Cast iron is an alloy of iron, carbon, and silicon. The most common form of cast iron is known as grey cast iron, which historically contained 2.5-4% carbon and 1-3% silicon. Grey cast iron is poured or while molten into a mold to take a specific shape, or “cast”. Historic grey cast iron tends to be brittle, and cannot be worked once cast into a shape. It does, however, resist deformation and wear, and its composition makes it more resistant to corrosion than wrought iron or steel. It has a comparable compression strength to steel but less tensile strength. In the nineteenth century, cast iron was produced on an industrial scale by melting down pig iron derived from iron ore with other minerals and carbon to produce molten iron with the desired characteristics. Once molten, the iron which would then be cast into architectural components, parts for machinery, fixtures and fittings of all kinds, and house goods such as pots, pans, and stoves. Structural cast iron columns, often with a highly decorative appearance despite their function, became common during the second half of the nineteenth century. Unfortunately, cast iron loses its compressive strength when exposed to high heat, and can be subject structural failure during building fires. This weakness lead to its eventual replacement with fire-protected steel for structural components by the end of that century.
By the mid-nineteenth century, cast iron had mostly supplanted wrought iron for decorative ironwork. By then, foundries in the New Orleans area and elsewhere in the country were producing a dizzying array of architectural components made from cast iron. The residents and builders of homes in New Orleans had a seemingly insatiable appetite for filigree-like cast iron elements, whether for new constructed buildings or for application on already built structures. Railings, columns, and other elements of balconies and galleries were marketed as “verandas”, as they were then known, and were popular not only in New Orleans but also throughout the United States and even other countries such as Australia!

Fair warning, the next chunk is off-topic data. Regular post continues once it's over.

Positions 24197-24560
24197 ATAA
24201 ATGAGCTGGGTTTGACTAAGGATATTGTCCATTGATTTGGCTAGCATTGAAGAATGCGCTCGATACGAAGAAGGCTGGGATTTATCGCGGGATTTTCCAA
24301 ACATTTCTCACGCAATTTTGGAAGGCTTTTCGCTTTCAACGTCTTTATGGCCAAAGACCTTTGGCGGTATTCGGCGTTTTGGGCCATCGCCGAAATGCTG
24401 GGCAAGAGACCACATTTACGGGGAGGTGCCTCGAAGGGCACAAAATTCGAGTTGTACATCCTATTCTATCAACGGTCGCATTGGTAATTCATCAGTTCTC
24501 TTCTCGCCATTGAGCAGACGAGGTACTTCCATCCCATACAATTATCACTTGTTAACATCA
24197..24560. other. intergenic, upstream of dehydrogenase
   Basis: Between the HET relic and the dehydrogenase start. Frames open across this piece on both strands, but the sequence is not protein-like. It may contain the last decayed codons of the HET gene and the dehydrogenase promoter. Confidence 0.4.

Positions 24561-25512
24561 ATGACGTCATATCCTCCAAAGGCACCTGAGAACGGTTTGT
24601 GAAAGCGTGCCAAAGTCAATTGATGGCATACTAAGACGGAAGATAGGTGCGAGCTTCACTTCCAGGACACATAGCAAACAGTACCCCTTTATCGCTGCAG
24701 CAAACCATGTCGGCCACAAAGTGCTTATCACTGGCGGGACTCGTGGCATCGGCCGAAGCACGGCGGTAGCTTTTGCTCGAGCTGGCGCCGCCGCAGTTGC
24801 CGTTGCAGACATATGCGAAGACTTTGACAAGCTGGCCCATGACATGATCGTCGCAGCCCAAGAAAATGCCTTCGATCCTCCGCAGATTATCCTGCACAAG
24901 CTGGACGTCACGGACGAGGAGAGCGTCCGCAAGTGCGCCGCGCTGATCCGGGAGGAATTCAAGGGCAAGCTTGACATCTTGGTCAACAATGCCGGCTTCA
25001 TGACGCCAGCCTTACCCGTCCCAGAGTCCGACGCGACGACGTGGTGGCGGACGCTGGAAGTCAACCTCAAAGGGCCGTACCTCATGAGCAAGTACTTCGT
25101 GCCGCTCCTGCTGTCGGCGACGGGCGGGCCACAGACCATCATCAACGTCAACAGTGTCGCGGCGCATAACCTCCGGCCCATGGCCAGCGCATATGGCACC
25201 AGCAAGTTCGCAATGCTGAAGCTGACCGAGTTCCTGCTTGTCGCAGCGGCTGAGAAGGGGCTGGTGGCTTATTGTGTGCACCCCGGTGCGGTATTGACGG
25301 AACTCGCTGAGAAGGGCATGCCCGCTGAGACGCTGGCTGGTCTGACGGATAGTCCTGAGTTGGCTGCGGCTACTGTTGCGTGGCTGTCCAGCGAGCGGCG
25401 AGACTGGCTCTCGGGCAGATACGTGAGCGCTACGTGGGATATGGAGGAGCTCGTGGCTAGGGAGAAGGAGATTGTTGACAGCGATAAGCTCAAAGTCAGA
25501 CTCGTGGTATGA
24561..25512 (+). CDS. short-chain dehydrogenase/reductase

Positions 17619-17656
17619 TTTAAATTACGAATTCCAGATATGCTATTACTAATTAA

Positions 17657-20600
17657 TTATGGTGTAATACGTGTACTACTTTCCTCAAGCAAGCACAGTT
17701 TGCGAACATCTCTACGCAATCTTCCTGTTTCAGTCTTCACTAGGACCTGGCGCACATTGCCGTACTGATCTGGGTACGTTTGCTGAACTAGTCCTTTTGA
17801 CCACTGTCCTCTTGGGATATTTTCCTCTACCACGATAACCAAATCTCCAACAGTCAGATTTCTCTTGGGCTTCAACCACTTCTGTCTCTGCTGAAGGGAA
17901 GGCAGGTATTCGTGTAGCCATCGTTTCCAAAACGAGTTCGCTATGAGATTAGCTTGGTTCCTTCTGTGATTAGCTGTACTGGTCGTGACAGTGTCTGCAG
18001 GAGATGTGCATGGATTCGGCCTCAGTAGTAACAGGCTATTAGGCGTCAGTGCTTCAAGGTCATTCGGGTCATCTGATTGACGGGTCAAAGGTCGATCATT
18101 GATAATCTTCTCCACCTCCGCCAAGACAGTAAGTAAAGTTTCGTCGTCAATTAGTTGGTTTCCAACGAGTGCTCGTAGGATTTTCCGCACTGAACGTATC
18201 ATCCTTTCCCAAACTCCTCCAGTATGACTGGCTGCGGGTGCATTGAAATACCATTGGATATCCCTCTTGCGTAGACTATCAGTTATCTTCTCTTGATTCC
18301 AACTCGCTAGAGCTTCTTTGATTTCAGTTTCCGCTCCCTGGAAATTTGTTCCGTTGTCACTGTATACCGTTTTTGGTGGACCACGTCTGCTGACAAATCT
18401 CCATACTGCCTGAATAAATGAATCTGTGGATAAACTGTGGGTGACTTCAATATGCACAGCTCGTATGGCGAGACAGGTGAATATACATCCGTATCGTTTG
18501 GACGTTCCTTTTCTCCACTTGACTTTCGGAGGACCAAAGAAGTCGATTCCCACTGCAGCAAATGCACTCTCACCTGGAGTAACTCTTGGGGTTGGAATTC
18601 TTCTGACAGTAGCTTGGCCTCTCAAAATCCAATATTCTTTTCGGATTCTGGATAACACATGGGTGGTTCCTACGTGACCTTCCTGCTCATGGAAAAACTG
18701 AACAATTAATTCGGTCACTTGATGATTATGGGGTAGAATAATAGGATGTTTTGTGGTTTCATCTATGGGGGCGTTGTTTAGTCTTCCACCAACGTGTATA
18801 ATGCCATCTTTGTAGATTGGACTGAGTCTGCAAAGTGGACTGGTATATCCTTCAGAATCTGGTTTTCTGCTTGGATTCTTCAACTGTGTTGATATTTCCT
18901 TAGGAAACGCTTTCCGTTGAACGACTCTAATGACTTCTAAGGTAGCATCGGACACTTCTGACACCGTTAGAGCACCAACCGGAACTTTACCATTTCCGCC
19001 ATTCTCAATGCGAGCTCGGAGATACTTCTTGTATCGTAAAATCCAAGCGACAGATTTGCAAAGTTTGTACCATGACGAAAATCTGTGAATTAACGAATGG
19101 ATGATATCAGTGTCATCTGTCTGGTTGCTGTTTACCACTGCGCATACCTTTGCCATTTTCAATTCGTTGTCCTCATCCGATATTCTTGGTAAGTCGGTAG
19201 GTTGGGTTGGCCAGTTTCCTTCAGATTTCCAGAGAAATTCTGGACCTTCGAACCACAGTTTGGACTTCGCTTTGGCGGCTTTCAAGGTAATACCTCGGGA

The ability for cast iron to assume complex refined shapes allowed for great imagination in the design of decorative elements, which could mimic naturalistic elements such vines, stalks, leaves, shells, flowers, and all manner of classical and gothic ornament. Especially well known are the cast iron verandas of the Pontalba Buildings, whose railings feature the “AP” monogram of the formidable woman who built them, Micaela Almonester y Rojas, Baroness de Pontalba. While some structures, such as the verandas of Pontalba building or the elaborate fences and gates of the adjacent Jackson Square, were custom-made, many cast iron components were mass produced and available through mail-order catalogs. Local manufactures of cast iron building components in New Orleans included Leeds and Co., the Shakspeare (sic) Foundry, and Miltenberger.
Maintenance of Historic Wrought Iron and Cast Iron